Erik Ian Larsen: Wembley, winning for Arsenal, winning for Wenger
Written by Erik Ian Larsen on January 26, 2011 19:00
Holy crap. We’re in a cup final. Arsenal, the meek and meager little brother in the eyes of the new cash-waving titans of the Premier League, have made it to Wembley for the Carling Cup final. Go ahead, let the pundits try to minimize what this means. Say it’s the “Kid’s Cup,” that we got a lucky draw. Tell us that it’s not important. That’s what I want to hear. And I’m sure that’s what the players want to hear too. Because when it comes down to it, success in football is measured by one thing: Trophies.
Arsene Wenger and the Arsenal side haven’t seen silverware in half a decade. And many writers, broadcasters, and fellow coaches have thrown Wenger under the bus in recent years for his trophyless drought. But winning a trophy now, within this money-driven climate that’s changed the game of football forever, would do more than just validate Wenger as Arsenal’s manager. It would validate the players he’s put so much faith in, oftentimes too much faith at the expense of the team’s success.
But that’s Wenger, his stubbornness is his greatest asset and his greatest liability. And while most fans around the world, myself included, have doubted the sanctity of his philosophies and methodologies, winning a trophy would justify the struggle.
When Wenger began to dismantle the Invincibles, the unbeatable Arsenal side that ate silverware for breakfast (ouch), I knew that clinging to the strands of past success left you gutted in the future. I understood that he had to start rebuilding, had to start letting go of the foundational building blocks that made up that strong team and redesign the side once more. It’s not an easy task, and while Wenger was essentially starting from scratch (only one player remains from the Invincibles side now), he kept the club competitive.
Yes, we’ve had our frustrations, and we still have a long way to go as a club to become true juggernauts of both England and Europe, but through it all, Wenger kept the club afloat: Both financially and competitively.
Beating Ipswich at home to make it to the Carling Cup final is something most of us would’ve expected if presented the opportunity when the season started. But after falling 1-0 away to the Championship strugglers in the first leg of the semifinal, and the tremendous inconsistency this club has shown even throughout January, to watch the club come together over the past three matches leading up to the 3-0 romp was an absolute pleasure to see.
And they said we can’t keep a clean sheet.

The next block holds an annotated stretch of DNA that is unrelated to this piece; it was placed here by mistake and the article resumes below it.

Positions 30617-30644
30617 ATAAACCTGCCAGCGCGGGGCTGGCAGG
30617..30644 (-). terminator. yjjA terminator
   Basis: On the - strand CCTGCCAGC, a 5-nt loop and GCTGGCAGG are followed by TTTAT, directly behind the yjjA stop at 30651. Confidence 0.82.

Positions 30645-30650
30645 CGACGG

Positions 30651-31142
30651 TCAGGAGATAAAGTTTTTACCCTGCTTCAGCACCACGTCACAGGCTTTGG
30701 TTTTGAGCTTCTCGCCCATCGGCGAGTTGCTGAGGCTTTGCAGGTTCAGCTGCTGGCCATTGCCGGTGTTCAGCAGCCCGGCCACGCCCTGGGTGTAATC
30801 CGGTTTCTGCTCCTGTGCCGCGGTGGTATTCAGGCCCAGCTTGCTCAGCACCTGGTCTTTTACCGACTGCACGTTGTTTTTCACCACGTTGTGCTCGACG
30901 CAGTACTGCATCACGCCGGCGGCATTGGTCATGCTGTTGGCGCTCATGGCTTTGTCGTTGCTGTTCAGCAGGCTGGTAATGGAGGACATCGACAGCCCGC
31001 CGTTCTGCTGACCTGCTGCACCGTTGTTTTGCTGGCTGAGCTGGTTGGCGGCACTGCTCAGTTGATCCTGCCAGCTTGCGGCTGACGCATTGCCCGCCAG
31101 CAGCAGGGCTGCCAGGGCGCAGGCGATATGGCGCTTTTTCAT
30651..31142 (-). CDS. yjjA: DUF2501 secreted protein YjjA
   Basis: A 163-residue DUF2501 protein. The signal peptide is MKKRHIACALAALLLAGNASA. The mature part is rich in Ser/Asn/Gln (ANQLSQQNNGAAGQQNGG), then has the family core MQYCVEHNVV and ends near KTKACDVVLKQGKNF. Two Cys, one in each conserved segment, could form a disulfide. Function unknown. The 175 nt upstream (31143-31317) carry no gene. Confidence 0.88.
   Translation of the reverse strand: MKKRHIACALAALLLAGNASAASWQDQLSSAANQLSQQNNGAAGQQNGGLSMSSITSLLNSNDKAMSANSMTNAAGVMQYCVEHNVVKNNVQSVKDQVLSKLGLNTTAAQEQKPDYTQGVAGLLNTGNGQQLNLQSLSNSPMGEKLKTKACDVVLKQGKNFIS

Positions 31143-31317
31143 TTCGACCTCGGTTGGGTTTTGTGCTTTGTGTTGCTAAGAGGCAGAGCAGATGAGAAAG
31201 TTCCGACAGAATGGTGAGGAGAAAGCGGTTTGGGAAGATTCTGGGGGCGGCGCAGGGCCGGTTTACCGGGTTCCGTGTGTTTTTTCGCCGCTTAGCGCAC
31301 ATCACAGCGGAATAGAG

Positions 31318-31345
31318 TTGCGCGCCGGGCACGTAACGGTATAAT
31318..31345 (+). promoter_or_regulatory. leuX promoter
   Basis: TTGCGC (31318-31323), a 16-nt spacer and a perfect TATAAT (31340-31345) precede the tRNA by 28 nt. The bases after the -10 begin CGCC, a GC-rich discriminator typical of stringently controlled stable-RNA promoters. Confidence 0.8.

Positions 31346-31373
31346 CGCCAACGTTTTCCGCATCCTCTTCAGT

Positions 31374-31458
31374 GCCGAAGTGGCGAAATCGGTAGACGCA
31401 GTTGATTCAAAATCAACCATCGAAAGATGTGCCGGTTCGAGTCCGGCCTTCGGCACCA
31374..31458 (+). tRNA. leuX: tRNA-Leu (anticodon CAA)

Wenger showed that winning a trophy is more than a footnote to a team’s season with a renewed commitment to the domestic cups. He fielded strong sides throughout the competition and brought a reinvigorated spirit to what was always considered a throw-away cup for our club. We knew we’d fall out of the tournament eventually, it was just exciting to see how far the kids could go. But this year, the manager listened to what fans have been calling for: Commitment to ultimate success. Wenger has shown he can bring that to the club still, and with personnel, he’s also shown he knows when to sell and who to sell.
Our manager has great patience in the transfer market, oftentimes at his own expense, because he isn’t the type of manager that’s going to run a club into debt for short-term success and leave when the owner has to pay back his loans (Mourinho). He cares about the club as a whole, about the stability of the franchise, about the story he can tell the fans every match. And I respect him for wanting that story to be epic.
The cornerstones of a successful club are beginning to emerge now. Finally. After years of wondering who was going to step up and fill the golden boots of so many Arsenal legends. The stars are shoving through the crowded halls of squad players and glory hunters and bringing Arsenal back to where they were not so long ago. Cesc Fabregas, Robin van Persie, Samir Nasri, Jack Wilshere and Theo Walcott. They’re all fundamental to our success now. And none of them would be at this club if it weren’t for Arsene Wenger.
As easy as it’s been in the past to knife into Wenger and his cut-and-dry philosophies, today, more than any other day in a while, I want to stand up and applaud our manager for giving this club hope. I am hopeful that this team can win a trophy. I am hopeful that this team can win the league. And I am hopeful that we can do it, with this tremendous core of still developing young players, for many years to come. He dismantled a perfect machine, and I’m starting to think Arsene Wenger, half a decade later, has finally managed to build it back up again.